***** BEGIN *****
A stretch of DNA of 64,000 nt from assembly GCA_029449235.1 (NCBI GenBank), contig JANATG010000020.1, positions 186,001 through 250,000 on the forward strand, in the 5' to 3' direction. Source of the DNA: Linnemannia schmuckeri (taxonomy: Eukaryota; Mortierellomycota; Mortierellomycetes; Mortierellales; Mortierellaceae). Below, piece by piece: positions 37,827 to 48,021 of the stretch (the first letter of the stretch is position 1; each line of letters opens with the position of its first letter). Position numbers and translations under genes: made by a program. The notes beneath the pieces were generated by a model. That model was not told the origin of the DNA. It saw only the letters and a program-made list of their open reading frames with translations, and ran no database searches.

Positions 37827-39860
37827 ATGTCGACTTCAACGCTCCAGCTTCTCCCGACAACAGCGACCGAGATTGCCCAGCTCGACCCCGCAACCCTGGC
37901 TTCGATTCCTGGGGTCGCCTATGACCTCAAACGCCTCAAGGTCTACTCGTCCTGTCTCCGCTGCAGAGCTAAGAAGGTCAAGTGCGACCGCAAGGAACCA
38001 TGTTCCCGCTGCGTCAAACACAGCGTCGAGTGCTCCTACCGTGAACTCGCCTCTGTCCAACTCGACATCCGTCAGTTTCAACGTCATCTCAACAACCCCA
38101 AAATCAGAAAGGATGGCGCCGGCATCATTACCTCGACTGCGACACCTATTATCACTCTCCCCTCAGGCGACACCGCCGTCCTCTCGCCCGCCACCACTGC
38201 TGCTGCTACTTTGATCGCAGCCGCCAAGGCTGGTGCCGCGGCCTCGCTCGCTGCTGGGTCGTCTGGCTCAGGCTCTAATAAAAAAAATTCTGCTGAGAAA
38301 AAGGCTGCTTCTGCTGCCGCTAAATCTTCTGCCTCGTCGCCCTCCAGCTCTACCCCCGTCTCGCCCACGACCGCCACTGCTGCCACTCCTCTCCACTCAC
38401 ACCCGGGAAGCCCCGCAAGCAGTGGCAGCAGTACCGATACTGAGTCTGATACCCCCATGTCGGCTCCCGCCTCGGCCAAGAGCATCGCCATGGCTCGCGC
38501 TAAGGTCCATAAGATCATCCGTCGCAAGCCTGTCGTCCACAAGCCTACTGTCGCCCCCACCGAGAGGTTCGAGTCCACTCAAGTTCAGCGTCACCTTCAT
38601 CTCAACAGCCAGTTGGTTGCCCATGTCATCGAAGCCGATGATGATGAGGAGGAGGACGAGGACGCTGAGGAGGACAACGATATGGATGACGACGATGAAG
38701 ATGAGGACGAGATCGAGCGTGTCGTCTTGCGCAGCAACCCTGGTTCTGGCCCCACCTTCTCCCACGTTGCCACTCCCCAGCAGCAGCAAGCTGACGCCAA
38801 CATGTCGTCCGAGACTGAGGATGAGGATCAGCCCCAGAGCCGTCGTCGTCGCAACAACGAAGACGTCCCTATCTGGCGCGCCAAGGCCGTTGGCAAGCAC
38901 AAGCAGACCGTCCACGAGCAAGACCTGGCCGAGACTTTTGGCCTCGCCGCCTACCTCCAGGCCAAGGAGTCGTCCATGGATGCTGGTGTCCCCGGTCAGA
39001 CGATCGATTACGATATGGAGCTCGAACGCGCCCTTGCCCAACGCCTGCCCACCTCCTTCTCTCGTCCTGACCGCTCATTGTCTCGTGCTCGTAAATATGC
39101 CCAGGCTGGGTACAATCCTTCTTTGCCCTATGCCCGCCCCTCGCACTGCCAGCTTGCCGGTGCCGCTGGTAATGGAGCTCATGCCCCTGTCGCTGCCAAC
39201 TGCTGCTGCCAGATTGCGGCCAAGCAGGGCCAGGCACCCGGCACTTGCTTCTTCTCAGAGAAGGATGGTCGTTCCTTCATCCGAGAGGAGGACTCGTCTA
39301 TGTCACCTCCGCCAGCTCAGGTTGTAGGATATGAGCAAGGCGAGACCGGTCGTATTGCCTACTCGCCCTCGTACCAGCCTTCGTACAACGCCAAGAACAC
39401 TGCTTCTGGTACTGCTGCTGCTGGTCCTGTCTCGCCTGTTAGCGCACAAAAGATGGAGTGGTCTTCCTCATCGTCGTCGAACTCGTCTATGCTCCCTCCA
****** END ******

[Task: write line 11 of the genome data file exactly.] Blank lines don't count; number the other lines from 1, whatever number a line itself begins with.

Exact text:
38601 CTCAACAGCCAGTTGGTTGCCCATGTCATCGAAGCCGATGATGATGAGGAGGAGGACGAGGACGCTGAGGAGGACAACGATATGGATGACGACGATGAAG